• Background

Emergency Preparedness

Emergency Preparedness

School Professionals


Schools have a long history of disaster preparedness and education. Tornado and fire drills are common occurrences. In recent years, school violence has become more of an issue, and most schools have developed security plans. To avert an attack, the FBI and Department of Homeland Security have asked schools be beware of:

  • Persons attempting to obtain site plans for schools, bus routes or attendance lists;
  • Prolonged surveillance by people disguised as panhandlers, shoe shiners, vendors or street sweepers;
  • Observations of security drills; and
  • Groups of people who appear to be working on campuses

The Emergency Management Division of the Michigan State Police recommends that all schools conduct a vulnerability assessment, have in place an all-hazards disaster plan and a specific bioterrorism plan that are integrated with other community plans, test these plans, and communicate them to parents. See FAQs for Schools on Homeland Security for more information.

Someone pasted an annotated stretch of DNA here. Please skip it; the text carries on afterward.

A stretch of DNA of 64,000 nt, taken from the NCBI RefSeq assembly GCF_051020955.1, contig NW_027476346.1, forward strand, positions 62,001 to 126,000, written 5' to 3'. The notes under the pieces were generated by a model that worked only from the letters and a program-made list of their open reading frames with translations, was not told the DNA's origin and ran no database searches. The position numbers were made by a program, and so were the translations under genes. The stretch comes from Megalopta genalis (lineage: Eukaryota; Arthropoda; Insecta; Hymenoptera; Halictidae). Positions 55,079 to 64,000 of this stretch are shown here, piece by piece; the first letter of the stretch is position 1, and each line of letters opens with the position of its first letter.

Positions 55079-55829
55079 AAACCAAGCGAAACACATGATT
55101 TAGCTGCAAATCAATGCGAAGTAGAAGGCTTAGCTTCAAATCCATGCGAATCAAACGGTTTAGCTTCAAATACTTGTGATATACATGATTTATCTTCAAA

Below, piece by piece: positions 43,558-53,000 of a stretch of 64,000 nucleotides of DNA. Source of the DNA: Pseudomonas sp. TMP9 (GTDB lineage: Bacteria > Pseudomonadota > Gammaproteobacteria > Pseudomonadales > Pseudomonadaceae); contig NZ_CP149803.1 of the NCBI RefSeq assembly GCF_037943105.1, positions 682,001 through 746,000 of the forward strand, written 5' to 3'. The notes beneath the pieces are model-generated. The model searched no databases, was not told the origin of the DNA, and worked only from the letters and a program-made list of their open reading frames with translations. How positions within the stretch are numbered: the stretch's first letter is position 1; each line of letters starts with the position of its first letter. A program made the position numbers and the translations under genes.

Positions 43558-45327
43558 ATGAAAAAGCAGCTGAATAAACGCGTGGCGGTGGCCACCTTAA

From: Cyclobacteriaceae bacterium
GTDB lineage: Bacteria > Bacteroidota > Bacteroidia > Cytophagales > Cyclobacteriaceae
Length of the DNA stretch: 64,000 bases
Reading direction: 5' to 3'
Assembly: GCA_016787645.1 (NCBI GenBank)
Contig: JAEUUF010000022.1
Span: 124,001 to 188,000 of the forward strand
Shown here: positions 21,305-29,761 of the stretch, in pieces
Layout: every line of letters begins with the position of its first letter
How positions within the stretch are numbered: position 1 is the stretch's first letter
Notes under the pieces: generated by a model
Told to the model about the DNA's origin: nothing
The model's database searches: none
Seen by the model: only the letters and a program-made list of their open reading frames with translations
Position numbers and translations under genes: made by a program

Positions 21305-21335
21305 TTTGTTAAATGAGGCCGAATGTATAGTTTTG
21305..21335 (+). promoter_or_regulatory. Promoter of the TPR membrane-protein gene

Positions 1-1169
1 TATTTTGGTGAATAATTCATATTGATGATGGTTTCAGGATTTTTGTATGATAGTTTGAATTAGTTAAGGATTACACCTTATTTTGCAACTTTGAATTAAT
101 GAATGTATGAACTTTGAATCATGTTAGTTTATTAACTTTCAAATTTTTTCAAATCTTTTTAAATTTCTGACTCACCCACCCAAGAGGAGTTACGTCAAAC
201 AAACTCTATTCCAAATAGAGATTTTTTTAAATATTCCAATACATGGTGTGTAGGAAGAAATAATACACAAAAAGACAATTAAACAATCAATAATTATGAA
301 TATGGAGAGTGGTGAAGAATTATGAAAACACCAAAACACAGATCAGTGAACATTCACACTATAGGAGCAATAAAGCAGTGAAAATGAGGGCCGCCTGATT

In addition, schools may wish to teach lessons on homeland security issues and promote family disaster planning. For help with such lessons, the Federal Emergency Management Agency (FEMA), and the American Red Cross have established web sites with advice and resources.

With the recent threat of a pandemic influenza, it is essential that schools begin to prepare. For assistance in planning, please use the valuable resources contained in the School Toolkit for Pandemic Influenza Planning

Additional Resources

Caring for Children in a Disaster - Centers for Disease Control and Prevention (CDC)

Disaster and Emergency Preparedness: Guidance for Schools
- World Bank Group

MI Ready Schools - Michigan Department of Education